Table 4 Sites of lesion detection and radiotracer uptake parameters on 99mTc-3PRGD2 SPECT/CT

The Kaplan-Meier method was used to estimate PFS probabilities based on whether T/B ratio or SUVmax was greater than, or less than median for each variable. There was a trend for improved PFS with T/B ratio or SUVmax less than the median (Fig. 1C and D). The median PFS of patients with T/B ratio greater than median was 14 months versus 21 months in patiens with T/B ratio less than median. In patients with SUVmax greater than median, the median PFS was 12 months versus 21 months in patients with SUVmax less than median. However, this trend did not reach the threshold of statistical significance, perhaps because of the small number of patients included.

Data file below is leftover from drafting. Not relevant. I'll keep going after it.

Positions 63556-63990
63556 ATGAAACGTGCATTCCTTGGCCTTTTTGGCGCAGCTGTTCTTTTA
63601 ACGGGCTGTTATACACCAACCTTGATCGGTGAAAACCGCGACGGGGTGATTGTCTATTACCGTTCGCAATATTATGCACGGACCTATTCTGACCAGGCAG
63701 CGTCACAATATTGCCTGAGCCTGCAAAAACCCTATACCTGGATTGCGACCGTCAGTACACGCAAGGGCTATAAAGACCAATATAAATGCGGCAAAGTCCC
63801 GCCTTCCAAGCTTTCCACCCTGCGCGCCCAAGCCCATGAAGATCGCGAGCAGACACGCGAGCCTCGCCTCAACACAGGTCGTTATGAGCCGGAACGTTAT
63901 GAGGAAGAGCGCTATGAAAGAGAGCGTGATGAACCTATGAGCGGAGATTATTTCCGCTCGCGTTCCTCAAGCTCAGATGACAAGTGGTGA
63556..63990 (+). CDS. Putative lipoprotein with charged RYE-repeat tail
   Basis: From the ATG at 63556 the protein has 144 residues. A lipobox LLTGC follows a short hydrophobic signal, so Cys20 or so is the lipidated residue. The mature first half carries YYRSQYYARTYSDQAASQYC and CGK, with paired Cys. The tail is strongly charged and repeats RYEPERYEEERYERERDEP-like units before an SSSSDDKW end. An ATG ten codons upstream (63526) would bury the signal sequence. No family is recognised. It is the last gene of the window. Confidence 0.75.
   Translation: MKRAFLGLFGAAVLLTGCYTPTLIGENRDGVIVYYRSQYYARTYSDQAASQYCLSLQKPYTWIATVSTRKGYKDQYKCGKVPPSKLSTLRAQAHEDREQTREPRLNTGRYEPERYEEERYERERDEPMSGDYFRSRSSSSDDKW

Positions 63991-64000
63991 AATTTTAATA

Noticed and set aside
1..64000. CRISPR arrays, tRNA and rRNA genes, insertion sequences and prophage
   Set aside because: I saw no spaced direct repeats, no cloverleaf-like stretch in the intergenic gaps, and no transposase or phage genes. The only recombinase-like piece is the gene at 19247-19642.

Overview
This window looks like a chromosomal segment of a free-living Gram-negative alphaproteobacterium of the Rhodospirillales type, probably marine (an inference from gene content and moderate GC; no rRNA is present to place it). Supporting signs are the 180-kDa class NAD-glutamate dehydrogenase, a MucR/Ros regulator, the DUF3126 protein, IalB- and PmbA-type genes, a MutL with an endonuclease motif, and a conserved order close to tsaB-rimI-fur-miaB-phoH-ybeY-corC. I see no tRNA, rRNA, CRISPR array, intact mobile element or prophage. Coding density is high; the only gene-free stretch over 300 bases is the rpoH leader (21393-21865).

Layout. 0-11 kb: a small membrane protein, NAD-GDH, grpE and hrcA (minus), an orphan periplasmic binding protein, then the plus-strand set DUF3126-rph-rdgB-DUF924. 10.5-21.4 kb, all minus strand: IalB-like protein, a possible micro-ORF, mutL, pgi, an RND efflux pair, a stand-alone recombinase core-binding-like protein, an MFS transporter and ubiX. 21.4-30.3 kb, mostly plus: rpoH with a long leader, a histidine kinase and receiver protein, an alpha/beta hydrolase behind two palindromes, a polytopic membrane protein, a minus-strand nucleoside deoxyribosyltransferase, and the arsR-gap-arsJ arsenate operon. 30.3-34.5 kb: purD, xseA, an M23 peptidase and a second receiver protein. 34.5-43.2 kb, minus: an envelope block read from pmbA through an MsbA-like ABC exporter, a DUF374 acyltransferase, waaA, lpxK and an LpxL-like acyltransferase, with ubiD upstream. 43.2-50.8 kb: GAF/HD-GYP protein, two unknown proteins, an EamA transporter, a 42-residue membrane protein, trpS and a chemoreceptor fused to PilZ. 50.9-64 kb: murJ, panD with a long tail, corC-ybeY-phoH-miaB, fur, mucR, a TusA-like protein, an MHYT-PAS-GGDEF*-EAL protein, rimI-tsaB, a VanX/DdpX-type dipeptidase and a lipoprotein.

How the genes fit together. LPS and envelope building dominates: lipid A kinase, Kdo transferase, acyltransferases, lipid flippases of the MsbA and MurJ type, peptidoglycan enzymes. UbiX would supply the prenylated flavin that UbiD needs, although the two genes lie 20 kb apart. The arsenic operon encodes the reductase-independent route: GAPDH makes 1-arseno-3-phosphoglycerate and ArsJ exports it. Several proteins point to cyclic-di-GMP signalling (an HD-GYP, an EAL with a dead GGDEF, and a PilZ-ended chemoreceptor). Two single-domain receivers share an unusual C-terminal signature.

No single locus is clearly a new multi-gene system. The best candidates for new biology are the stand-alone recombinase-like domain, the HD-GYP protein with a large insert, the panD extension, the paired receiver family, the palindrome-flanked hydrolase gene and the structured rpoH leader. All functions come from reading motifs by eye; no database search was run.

Managements of patients with 99mTc-3PRGD2-positive lesions and progressive disease

After initial surgery and RAI ablation, 14 patients with 99mTc-3PRGD2-positive lesions had progressive disease during follow-up. Of the 14 patients, 10 patients underwent additional surgery of the neck or lung because of lymph node or lung metastases, and malignant diseases were pathologically validated in resected lesions in 9 patients. As shown in Table 5, the result of the follow-up after additional surgery was remission in 6/10 patients, stable disease in 1/10 patients and progressive disease in 3/10 patients. Two cases received another RAI treatment. At the end of follow-up, progressive disease was observed in both patients who received second RAI. Representative 131I post-therapeutic WBS and 99mTc-3PRGD2 SPECT/CT images of 1 of these 2 patients were showed in Fig. 3. Targeted therapy with multikinase inhibitors (MKIs) was applied in 2 patients. Of the 2 patients, one patient achieved clinical improvement, while another patient lost to follow-up.